Lipid Metabolism in Cardiovascular Disease Lab
Corina Rosales, PhD
Assistant Professor of Bioenergetics
Weill Cornell Medical College
The Lipid Metabolism in Cardiovascular Disease Lab develops lipid lowering therapeutic agents for the treatment of dyslipidemia by studying lipoprotein metabolism. In particular, atherosclerosis, the leading cause of death in developed and underprivileged nations, is caused in part by a dysfunctional lipoprotein profile marked by elevated low density lipoprotein (LDL) and low levels of high density lipoprotein (HDL). LDL is known as the “bad cholesterol,” while HDL is the “good cholesterol.”
Unlike statins that target lowering LDL, the lab’s research focuses on optimizing HDL function to maximize cholesterol disposal to the liver. Despite the success of statins, there remains an unfulfilled need for complementary therapies that promote the removal of cholesterol from atherosclerotic lesions and its transfer to the liver for disposal. The lab identified a bacterial protein, serum opacity factor (SOF), that at low doses rapidly and profoundly reduces plasma cholesterol in mice by 43%in three hours. The lab’s studies aim to fully elucidate the structure and function of SOF and determine its use as a therapeutic lipid-lowering agent.
Corina Rosales, PhD – Scientist, PI
Dr. Rosales’ doctoral training is in Pathology and Molecular Biology, earning her degree at the Univeristy of Texas-Houston. Her graduate research studies involved engineering a mouse model for lipid metabolism and resulted in a first author paper showing that the cluster of differentiation-1d (CD1d) is a cell surface receptor for oxysterol-induced PPAR-gamma(γ) activation.
In her postdoctoral fellowship at Baylor College of Medicine she acquired expertise in lipoprotein isolation and analysis, lipid synthesis, enzymatic assays, in vivo methods, and chemical kinetics using fluorescence spectroscopy, radiolabeling, and turbidimetric kinetics. Dr. Rosales’ current research studies are focused on a streptococcal protein, serum opacity factor (SOF), which catalyzes a novel reaction that targets plasma HDL. She was part of a team that showed that SOF destabilizes and selectively delipidates human HDL by a mechanism that yields an apo E-containing, cholesteryl ester-rich microemulsion (CERM), lipid-free (LF) apo AI and a phospholipid-rich “neo HDL”.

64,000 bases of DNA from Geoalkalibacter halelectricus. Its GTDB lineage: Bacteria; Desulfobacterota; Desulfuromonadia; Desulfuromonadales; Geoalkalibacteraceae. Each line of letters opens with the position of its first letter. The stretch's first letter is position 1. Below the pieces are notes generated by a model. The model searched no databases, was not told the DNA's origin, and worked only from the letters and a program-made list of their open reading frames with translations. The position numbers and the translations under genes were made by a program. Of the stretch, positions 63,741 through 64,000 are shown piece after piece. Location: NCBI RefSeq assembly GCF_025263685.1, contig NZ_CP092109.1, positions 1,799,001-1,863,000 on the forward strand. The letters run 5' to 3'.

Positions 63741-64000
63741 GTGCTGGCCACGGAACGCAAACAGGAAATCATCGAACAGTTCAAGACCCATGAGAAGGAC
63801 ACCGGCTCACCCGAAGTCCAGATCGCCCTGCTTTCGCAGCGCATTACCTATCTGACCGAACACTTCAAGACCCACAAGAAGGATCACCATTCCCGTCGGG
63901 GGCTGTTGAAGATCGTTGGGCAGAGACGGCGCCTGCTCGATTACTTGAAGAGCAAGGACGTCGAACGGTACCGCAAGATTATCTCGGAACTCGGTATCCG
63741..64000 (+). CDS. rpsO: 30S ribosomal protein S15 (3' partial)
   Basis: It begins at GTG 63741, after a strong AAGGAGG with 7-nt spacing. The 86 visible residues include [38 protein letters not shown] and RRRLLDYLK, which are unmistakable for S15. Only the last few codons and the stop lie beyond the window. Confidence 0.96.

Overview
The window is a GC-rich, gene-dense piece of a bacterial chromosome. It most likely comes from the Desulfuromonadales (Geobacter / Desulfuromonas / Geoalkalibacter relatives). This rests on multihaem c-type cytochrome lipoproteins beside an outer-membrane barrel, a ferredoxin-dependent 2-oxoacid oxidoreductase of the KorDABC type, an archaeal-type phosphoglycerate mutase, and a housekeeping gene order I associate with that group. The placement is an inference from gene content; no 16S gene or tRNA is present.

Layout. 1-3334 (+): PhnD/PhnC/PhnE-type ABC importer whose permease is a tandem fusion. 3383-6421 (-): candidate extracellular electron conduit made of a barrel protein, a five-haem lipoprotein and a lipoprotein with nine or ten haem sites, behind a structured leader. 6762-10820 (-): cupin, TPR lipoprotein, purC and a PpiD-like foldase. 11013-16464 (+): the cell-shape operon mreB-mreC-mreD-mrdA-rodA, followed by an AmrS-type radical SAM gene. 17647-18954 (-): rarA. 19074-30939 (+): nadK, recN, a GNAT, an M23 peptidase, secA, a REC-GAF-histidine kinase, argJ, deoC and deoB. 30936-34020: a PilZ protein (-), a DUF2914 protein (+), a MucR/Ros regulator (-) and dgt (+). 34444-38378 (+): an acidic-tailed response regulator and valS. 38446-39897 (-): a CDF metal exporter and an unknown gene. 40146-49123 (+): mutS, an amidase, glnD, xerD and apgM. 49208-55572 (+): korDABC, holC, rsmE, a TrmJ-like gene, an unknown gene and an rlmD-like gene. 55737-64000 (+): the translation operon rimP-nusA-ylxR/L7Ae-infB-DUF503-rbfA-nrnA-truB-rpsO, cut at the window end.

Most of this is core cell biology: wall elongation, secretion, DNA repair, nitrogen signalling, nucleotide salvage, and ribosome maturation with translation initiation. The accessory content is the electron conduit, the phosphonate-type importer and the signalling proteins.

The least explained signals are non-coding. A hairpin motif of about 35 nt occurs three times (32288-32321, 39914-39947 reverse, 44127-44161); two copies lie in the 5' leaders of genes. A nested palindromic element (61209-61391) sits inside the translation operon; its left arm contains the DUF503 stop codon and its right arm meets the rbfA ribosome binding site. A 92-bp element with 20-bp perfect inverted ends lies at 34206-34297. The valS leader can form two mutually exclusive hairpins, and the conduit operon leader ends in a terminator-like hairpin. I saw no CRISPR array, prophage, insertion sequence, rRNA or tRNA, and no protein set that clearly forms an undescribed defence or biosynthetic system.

She published a first author paper uncovering the stabilizing role of apo AII in modulating the SOF reaction, and contributed to a paper showing that the SOF reaction requires labile apo AI. Following in vitro experiments, which revealed the cardioprotective potential of SOF, she led the in vivo studies which showed that low dose SOF (4 µg) reduces plasma cholesterol in WT mice ~45% in three hours where it remains for 20 hours. Using wild-type, apo E-null, and LDLR-null mice, she then showed that the reduction in plasma cholesterol was mediated by apo E, which directed the CERM to several apo E-dependent receptors, including LDLR. Subsequently, her studies of SOF vs. HDL from apo AI-null mice further showed that HDL instability and apo AI lability are permitting factors in the SOF reaction. These studies have all been published.
Dr. Rosales has contributed to two book chapters, one on HDL metabolism and the other on novel lipid therapies. She has expertise in HDL-relevant research that uses multidisciplinary approaches ranging from physicochemical to physiological concepts and methods. As a young investigator, she brings much needed and proven strengths in mouse management and molecular biology to her team and their research endeavors.
She is currently an assistant professor and the principal investigator on a RO1 NIH grant studying High Density Lipoprotein Biogenesis and Speciation. She has, also, successfully secured her second R01 NIH grant researching the effects of SOF on Physiology of Dysfunctional HDL with Underlying Excess Free Cholesterol Bioavailability and its Rescue by Bacterial SOF.
Dedipya Yelamanchili – Research Assistant II
Dedipya Yelamanchili graduated with a master’s degree in biotechnology from the University of Houston Clear Lake. She started her postgraduate career at Baylor College of Medicine before joining the Houston Methodist Research Institute in 2014. She engineers and studies the effects of ApoAI variants on the structure and function of high density lipoprotein (HDL) particles. Dedipya, also works with a novel protein, serum opacity factor (SOF), which has been shown to enhance cholesterol removal in vivo. Her expertise includes molecular cloning, molecular biology, radiolabeling and tracing, FPLC, spectrofluorometry, and murine colony management/procedures (husbandry, breeding, genotyping, retro-orbital injections, organ harvesting, and aorta isolation).
- Rosales C, Tang D, Gillard BK, Courtney HS, Pownall HJ. Apolipoprotein E Mediates Enhanced Plasma Cholesterol Clearance by Low Dose Streptococcal Serum Opacity Factor via Hepatic LDL Receptors In Vivo. Arterioscler Thromb Vasc Biol. 2011 31:1834-41. PMID: 21597008
- Rosales C, Patel N, Gillard BK, Yelamanchili D, Yang Y, Courtney HS, Santos R, Gotto AM, and Pownall HJ. Apolipoprotein AI Deficiency Inhibits Serum Opacity Factor Activity against Plasma High Density Lipoprotein via a Stabilization Mechanism. Biochemistry 2015 54:2295-302. PMCID: PMC5448415
- Rosales C, Gillard BK, Gotto AM, Jr., and Pownall HJ. High-Density Lipoprotein Processing and Premature Cardiovascular Disease (Review) Methodist DeBakey Cardiovasc J. 2015 11:181-5. PMCID: PMC4666426
- Rosales C, Gillard BK, Courtney HS, Blanco-Vaca F, Pownall HJ. Apolipoprotein modulation of streptococcal serum opacity factor activity against human plasma high-density lipoproteins. Biochemistry. 2009 48:8070-6. PMCID: PMC3236702